Pishanga, Piśaṅga: 8 definitions



Pishanga means something in Hinduism, Sanskrit. If you want to know the exact meaning, history, etymology or English translation of this term then check out the descriptions on this page. Add your comment or reference to a book if you want to contribute to this summary article.

The Sanskrit term Piśaṅga can be transliterated into English as Pisanga or Pishanga, using the IAST transliteration scheme (?).

In Hinduism

Purana and Itihasa (epic history)

[«previous (P) next»] — Pishanga in Purana glossary
Source: archive.org: Puranic Encyclopedia

Piśaṅga (पिशङ्ग).—A serpent born of the family of Dhṛtarāṣṭra. This serpent was burnt to death at the Sarpasatra of JanameJaya. (Śloka 17, Chapter 57, Ādi Parva).

Source: Cologne Digital Sanskrit Dictionaries: The Purana Index

1a) Piśaṅga (पिशङ्ग).—A Yakṣa; a son of Devajani.*

  • * Brahmāṇḍa-purāṇa III. 7. 128.

1b) A mountain to the south-west of the Kailāsa Mountain.*

  • * Vāyu-purāṇa 47. 9.
Source: JatLand: List of Mahabharata people and places

Piśaṅga (पिशङ्ग) is a name mentioned in the Mahābhārata (cf. I.52.15, I.57) and represents one of the many proper names used for people and places. Note: The Mahābhārata (mentioning Piśaṅga) is a Sanskrit epic poem consisting of 100,000 ślokas (metrical verses) and is over 2000 years old.

Purana book cover
context information

The Purana (पुराण, purāṇas) refers to Sanskrit literature preserving ancient India’s vast cultural history, including historical legends, religious ceremonies, various arts and sciences. The eighteen mahapuranas total over 400,000 shlokas (metrical couplets) and date to at least several centuries BCE.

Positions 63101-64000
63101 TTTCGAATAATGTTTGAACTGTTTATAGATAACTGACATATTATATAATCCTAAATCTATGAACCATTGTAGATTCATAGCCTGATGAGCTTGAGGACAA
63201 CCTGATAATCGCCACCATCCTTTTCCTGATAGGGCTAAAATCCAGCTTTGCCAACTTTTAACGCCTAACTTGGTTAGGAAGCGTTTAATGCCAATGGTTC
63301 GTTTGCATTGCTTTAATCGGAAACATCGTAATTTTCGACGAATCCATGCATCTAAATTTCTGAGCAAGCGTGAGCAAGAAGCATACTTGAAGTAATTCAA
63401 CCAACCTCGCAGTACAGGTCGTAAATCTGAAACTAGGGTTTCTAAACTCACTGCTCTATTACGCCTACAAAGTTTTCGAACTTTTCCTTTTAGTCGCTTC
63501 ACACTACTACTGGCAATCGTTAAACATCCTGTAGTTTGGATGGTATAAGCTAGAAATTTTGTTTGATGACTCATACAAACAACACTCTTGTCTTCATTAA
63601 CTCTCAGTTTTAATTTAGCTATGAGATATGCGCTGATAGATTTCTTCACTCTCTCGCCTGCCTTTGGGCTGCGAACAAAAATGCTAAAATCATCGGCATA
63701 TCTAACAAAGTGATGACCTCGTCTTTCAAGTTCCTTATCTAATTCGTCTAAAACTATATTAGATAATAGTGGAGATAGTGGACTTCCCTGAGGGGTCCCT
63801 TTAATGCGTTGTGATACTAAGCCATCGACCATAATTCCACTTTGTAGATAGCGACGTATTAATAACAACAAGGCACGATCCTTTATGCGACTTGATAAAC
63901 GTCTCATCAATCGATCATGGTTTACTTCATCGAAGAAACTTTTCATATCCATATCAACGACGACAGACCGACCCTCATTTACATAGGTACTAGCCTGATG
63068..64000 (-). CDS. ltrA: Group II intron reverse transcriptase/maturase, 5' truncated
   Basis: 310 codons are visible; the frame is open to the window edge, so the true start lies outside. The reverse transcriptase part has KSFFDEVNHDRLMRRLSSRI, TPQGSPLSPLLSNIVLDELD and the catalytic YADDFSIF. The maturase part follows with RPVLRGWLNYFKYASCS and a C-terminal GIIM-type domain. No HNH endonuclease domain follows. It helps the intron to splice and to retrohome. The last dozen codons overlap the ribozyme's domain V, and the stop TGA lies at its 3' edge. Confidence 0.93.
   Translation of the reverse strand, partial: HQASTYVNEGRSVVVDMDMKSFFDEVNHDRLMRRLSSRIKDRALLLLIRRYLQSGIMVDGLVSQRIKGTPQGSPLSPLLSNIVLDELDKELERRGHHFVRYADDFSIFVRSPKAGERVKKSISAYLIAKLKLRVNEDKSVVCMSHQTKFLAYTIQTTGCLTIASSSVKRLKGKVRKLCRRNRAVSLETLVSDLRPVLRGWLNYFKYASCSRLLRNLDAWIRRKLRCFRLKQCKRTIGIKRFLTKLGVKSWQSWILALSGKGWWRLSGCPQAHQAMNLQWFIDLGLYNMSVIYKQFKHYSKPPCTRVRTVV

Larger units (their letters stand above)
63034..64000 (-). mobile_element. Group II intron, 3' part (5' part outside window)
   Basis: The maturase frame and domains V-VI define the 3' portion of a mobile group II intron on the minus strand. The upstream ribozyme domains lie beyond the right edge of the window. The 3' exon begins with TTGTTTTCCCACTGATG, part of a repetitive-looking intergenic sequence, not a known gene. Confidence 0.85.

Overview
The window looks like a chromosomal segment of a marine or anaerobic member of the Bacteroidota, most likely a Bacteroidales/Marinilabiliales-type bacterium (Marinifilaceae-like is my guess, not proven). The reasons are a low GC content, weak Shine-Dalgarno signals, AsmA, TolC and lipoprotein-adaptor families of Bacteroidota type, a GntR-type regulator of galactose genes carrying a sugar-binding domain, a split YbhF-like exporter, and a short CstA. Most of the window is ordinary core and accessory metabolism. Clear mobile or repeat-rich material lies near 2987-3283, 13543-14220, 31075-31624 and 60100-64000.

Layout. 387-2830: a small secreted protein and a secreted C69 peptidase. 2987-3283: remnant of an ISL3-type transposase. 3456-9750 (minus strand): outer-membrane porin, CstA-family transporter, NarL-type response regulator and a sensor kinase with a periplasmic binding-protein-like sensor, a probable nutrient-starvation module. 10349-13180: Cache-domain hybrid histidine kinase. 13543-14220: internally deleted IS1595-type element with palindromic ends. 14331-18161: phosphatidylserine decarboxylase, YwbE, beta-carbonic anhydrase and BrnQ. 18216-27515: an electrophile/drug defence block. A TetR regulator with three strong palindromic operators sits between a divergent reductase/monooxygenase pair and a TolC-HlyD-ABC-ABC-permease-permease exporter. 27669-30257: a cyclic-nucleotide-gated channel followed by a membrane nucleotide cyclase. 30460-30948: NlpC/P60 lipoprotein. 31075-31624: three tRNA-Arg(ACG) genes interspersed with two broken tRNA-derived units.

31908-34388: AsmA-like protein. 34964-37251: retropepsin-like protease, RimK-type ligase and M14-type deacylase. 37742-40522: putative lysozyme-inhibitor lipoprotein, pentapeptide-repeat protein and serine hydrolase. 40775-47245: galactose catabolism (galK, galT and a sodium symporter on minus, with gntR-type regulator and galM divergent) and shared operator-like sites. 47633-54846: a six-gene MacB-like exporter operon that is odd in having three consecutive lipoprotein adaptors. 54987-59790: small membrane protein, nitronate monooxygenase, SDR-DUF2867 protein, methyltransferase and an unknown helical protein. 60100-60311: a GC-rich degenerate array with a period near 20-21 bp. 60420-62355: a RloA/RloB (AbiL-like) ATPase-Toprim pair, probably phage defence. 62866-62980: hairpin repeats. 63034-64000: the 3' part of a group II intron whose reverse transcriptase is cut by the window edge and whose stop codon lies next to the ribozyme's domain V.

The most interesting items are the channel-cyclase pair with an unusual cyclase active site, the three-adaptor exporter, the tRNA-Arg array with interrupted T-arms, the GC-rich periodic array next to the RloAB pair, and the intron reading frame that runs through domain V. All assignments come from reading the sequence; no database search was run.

Discover the meaning of pishanga or pisanga in the context of Purana from relevant books on Exotic India

Languages of India and abroad

Sanskrit dictionary

Source: DDSA: The practical Sanskrit-English dictionary

Piśaṅga (पिशङ्ग).—a/ [piṃś-aṅgac kicca] Reddish-brown, reddish, of a tawny colour; मध्येसमुद्रं ककुभः पिशङ्गीः (madhyesamudraṃ kakubhaḥ piśaṅgīḥ) Śi.3.33;1.6; Ki.4.36.

-ṅgaḥ The tawny colour.

Source: Cologne Digital Sanskrit Dictionaries: Shabda-Sagara Sanskrit-English Dictionary

Piśaṅga (पिशङ्ग).—mfn.

(-ṅgaḥ-ṅgā-ṅgī-ṅgaṃ) Of a tawny or brown colour. m.

(-ṅgaḥ) Tawny, (the colour.) E. piś to be a component part, aṅgac aff.

--- OR ---

Pisaṅga (पिसङ्ग).—m.

(-ṅgaḥ) Tawny (the colour): see piśaṅga. E. pisa, aṅgac aff.

Source: Cologne Digital Sanskrit Dictionaries: Benfey Sanskrit-English Dictionary

Piśaṅga (पिशङ्ग).— (vb. piś), adj., f. and , Of a tawny, or brown, or reddish colour, [Kathāsaritsāgara, (ed. Brockhaus.)] 1, 18.

Source: Cologne Digital Sanskrit Dictionaries: Cappeller Sanskrit-English Dictionary

Piśaṅga (पिशङ्ग).—[feminine] ī reddish brown.

Source: Cologne Digital Sanskrit Dictionaries: Monier-Williams Sanskrit-English Dictionary

1) Piśaṅga (पिशङ्ग):—[from piś] mf(ī)n. reddish, r°-brown or -yellow, tawny, [Ṛg-veda] etc. etc.

2) [v.s. ...] m. a r° or tawny colour, [Horace H. Wilson]

3) [v.s. ...] Name of a serpent-demon, [Tāṇḍya-brāhmaṇa; Mahābhārata]

context information

Sanskrit, also spelled संस्कृतम् (saṃskṛtam), is an ancient language of India commonly seen as the grandmother of the Indo-European language family (even English!). Closely allied with Prakrit and Pali, Sanskrit is more exhaustive in both grammar and terms and has the most extensive collection of literature in the world, greatly surpassing its sister-languages Greek and Latin.

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